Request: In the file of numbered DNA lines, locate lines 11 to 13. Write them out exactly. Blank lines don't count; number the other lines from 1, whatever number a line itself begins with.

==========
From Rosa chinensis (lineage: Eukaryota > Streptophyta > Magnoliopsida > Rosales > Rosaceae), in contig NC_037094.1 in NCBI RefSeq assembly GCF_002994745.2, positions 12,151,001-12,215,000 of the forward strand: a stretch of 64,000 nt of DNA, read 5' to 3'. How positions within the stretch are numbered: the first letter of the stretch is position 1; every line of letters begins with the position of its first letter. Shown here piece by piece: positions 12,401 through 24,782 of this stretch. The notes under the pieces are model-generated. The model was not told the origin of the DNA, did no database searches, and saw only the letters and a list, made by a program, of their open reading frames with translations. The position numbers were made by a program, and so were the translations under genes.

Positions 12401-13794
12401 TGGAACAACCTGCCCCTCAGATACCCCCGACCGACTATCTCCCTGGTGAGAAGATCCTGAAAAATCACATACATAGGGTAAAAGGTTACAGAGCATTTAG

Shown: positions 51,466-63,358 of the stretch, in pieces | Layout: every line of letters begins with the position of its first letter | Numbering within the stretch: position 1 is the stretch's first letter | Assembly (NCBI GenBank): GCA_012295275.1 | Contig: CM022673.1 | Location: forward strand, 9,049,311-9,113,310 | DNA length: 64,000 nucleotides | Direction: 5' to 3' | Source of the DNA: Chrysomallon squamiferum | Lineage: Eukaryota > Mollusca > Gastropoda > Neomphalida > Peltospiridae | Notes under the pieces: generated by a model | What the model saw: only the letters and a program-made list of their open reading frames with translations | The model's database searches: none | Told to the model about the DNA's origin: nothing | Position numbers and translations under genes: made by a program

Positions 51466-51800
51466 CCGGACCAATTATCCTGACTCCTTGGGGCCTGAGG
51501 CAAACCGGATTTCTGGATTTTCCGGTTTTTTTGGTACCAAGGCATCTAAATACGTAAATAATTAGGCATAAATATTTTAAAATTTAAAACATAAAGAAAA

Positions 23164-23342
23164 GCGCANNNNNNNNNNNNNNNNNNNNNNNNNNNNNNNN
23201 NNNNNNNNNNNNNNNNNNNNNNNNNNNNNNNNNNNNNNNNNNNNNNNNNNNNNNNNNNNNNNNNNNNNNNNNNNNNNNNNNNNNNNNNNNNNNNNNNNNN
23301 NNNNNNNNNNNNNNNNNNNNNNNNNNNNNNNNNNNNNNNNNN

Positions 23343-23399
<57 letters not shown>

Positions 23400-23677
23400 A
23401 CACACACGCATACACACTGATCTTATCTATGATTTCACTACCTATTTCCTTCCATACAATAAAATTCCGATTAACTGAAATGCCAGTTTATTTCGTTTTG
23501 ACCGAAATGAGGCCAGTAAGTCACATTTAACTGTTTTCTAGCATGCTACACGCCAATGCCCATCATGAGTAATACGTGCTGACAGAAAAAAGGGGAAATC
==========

23301 NNNNNNNNNNNNNNNNNNNNNNNNNNNNNNNNNNNNNNNNNN

Positions 23343-23399
<57 letters not shown>